Looking at OPM Student Debt With Updated College Scorecard Data
Are there new insights into MSW program debt and earnings?
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The College Scorecard recently released new data, and I was keen to see if the new data provided additional insights into whether Online Program Management (OPM) supported programs led to higher student debt. As in my two previous posts, I explore this question using data from Masters in Social Work (MSW) programs, as the MSW example is the poster child of OPM affordability debates. As before, I find some hints that OPM-supported programs have higher student debt but no strong patterns. The new data raise some questions the about costs of online programs but also highlight the limitations of College Scorecard data.
Release of new data
On April 25th the Department of Education released a new College Scorecard dataset, a fact that was greeted with much rejoicing in educational geek land.
Happy #HigherEd holidays, it's College Scorecard update day!
💰 Four-year earnings data
📊More demographic info on students & staff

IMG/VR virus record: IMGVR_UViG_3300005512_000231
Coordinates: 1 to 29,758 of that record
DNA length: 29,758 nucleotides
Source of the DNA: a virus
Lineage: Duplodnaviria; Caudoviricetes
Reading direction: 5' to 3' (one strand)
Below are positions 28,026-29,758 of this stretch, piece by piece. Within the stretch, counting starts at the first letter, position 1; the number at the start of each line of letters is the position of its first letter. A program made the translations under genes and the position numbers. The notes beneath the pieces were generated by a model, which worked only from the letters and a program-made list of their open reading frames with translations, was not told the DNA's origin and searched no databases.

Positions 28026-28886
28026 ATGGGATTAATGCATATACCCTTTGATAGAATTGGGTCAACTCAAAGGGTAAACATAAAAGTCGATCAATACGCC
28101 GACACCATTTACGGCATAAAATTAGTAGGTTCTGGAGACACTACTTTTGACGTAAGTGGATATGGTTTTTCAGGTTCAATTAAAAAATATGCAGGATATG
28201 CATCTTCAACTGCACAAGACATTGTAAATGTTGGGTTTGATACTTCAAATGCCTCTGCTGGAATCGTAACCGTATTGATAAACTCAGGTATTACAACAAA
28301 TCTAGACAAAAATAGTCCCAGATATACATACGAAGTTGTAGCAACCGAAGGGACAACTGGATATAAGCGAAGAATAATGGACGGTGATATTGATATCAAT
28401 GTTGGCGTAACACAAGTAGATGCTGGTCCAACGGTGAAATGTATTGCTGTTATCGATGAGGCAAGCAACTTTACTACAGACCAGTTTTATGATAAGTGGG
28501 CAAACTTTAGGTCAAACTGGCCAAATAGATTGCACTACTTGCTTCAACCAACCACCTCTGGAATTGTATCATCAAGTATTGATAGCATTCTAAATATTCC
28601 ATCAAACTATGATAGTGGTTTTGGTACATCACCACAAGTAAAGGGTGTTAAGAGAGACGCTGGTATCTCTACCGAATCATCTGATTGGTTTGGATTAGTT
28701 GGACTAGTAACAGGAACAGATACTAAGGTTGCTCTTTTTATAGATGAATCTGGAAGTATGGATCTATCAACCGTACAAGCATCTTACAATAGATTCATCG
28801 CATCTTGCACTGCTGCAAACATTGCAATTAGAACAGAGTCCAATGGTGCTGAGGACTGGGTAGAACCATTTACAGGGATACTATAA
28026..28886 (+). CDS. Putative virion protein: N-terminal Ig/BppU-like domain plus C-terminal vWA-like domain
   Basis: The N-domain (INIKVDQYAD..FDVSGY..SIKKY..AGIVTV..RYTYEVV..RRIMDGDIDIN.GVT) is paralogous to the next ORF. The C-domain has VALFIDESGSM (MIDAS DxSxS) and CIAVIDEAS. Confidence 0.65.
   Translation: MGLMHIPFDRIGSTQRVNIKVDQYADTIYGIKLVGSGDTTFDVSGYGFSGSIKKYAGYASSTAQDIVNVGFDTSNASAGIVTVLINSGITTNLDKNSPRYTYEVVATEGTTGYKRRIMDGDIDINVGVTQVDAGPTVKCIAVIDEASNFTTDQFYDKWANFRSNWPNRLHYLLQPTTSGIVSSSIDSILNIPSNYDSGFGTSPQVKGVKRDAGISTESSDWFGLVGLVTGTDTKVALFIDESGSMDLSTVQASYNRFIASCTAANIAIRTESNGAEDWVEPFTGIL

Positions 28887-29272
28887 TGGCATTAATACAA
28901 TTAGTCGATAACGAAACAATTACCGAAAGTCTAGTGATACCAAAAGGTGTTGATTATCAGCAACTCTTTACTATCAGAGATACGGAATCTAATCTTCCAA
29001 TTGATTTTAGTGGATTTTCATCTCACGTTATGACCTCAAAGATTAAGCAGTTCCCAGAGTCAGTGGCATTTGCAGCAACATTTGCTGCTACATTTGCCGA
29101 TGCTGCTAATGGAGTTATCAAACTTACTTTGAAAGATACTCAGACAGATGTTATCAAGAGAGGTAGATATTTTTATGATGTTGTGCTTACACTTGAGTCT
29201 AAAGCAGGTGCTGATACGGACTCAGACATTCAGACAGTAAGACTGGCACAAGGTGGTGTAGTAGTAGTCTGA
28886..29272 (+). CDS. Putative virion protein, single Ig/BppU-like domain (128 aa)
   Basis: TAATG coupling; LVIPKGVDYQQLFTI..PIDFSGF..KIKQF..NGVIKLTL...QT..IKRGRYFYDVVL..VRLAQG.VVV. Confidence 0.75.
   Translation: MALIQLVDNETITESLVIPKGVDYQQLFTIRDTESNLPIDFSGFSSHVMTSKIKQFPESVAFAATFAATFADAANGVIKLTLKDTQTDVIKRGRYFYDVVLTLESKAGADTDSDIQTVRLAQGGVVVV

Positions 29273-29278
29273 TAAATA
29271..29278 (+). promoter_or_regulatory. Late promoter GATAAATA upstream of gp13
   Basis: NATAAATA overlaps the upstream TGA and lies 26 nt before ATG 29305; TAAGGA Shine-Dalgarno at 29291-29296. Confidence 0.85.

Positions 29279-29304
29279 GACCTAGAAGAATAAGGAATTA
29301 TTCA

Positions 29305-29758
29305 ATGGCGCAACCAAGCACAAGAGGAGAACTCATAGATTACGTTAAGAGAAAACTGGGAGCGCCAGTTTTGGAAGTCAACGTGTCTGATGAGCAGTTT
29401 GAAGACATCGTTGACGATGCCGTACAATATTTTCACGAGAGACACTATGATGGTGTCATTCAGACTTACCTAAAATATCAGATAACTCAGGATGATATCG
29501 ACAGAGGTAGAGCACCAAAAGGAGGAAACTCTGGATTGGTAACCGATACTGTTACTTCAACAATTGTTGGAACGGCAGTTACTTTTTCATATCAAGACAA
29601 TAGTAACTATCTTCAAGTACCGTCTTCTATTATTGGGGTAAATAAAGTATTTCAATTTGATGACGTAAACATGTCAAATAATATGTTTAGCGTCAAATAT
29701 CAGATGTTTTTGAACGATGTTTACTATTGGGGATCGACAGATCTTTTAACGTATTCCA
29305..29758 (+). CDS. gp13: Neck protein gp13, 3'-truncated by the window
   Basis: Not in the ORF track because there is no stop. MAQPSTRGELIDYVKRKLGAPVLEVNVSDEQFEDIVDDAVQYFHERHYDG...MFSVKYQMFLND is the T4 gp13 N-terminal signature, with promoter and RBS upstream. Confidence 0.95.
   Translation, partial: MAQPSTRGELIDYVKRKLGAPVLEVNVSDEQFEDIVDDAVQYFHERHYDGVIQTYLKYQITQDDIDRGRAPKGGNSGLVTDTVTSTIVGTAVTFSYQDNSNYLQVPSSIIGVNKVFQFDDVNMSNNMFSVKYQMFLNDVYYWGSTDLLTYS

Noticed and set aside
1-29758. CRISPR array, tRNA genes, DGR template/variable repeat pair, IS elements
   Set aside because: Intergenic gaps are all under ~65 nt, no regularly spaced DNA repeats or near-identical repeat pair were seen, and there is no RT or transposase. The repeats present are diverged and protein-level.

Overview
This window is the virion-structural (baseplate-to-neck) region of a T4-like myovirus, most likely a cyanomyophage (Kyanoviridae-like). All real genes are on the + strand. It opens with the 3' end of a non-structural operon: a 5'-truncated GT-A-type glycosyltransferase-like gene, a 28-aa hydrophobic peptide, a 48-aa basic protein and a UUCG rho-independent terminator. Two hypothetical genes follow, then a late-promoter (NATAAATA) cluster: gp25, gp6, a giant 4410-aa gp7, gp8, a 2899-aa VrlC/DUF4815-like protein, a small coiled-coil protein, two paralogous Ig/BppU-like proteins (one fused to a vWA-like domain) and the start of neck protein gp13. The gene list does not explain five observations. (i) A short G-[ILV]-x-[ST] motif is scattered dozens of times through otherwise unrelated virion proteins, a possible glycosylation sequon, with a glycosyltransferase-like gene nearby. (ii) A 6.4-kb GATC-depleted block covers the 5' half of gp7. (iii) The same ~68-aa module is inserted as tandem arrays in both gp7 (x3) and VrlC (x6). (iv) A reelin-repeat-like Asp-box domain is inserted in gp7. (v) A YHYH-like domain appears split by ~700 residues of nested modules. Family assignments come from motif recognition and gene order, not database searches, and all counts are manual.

🎓More data on graduate programs
— Michelle Dimino (@MichelleDimino)
Apr 25, 2023
I was excited as well to explore the updated data. Some of the new data included in the latest College Scorecard are:
Median earnings of graduates four years after completion of their field of study;
Data on the percentage of students who stayed in state after college;
New demographic data for example about student-faculty ratios;
Earnings broken down by whether or not students were Pell recipients and also by gender.; and
An indication on whether all or part of programs can be completed via distance education.
It turns out that while quite a few data elements have been added, they are mostly useful at the undergraduate level. But there are still some new data that offer some new insights. I was particularly excited about two elements.
Data on earnings 4 years after graduation - In the case of MSW students this is especially helpful as students sometimes have up to two years of in-place training post-graduation. This training can often be un- or underpaid, meaning that the 4th year of data gives a more accurate sense of earnings than other measures. A cautionary note: As the Scorecard points out, the 4th year of data is from 2020 i.e right in the middle of the pandemic.
Distinction between modalities - The scorecard categorizes programs into 3 options - in-person, mixed, and distance education (DE) options. Important note: This is program-level data that often is not separated. Some institutions will show MSW programs that have DE options as well as in-person (mixed), but other institutions will separate into in-person programs and DE programs.
Unfortunately, just under 20% of all entries in the Scorecard lack any information about modality and many are missing information (or are “privacy suppressed”) on debt and earnings. But with these caveats in mind, what did I discover?
Debt and earnings 4 years after graduation and the role of OPMs
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